PWM Overview

Pulse-Width Modulation (PWM) is a scheme that provides power to a load by switching quickly between fully ON and fully OFF states. The PWM signal resembles a square wave where the high portion of the signal is considered the ON state and the low portion of the signal is considered the OFF state. The high portion, also known as the pulse width, can vary in time and is defined in steps. A larger number of steps applied, which lengthens the pulse width, also supplies more power to the load. Lowering the number of steps applied, which shortens the pulse width, supplies less power. The PWM period is defined as the duration of one complete cycle or the total amount of ON and OFF time combined.

PWM resolution defines the maximum number of steps that can be present in a single PWM period. A higher resolution allows for more precise control of the pulse-width time and in turn the power that is applied to the load.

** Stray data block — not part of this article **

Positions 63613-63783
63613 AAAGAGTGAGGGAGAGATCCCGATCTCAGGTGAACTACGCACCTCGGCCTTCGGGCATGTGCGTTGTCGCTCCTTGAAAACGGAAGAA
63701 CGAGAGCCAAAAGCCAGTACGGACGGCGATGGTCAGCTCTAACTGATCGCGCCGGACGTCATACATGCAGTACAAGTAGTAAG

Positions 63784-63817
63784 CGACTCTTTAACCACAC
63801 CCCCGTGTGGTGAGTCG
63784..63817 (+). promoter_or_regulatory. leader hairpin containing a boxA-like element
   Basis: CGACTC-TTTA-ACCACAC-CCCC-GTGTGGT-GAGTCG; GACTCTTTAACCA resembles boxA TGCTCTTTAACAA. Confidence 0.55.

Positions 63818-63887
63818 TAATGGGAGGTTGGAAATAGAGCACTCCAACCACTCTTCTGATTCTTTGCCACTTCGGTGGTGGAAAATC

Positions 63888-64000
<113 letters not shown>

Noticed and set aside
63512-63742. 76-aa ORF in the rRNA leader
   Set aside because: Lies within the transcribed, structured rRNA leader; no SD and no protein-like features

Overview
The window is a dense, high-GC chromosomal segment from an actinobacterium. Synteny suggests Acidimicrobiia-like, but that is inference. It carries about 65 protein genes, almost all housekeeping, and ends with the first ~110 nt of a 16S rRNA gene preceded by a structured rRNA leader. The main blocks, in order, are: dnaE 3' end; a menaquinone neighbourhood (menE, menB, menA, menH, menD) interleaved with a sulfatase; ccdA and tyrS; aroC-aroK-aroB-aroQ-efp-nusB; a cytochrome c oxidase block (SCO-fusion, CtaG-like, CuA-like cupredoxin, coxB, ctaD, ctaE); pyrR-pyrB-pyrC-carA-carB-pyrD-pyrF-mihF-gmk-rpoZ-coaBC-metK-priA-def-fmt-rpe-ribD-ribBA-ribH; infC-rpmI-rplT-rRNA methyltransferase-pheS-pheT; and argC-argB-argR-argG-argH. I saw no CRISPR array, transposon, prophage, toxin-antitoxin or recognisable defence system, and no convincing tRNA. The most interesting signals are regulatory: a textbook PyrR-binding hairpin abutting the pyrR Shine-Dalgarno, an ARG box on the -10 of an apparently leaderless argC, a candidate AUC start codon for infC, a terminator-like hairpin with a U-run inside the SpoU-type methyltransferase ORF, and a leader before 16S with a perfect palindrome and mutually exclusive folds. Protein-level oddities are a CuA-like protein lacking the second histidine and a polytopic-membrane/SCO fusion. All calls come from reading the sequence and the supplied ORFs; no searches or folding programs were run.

The term duty cycle describes the proportion of the ON time to the OFF time and is expressed in percentages, where 0% is fully OFF and 100% is fully ON. A lower duty cycle corresponds to less power applied and a higher duty cycle corresponds to more power applied.

The shows a typical waveform of the PWM signal.

Figure 1. CCP PWM Output Signal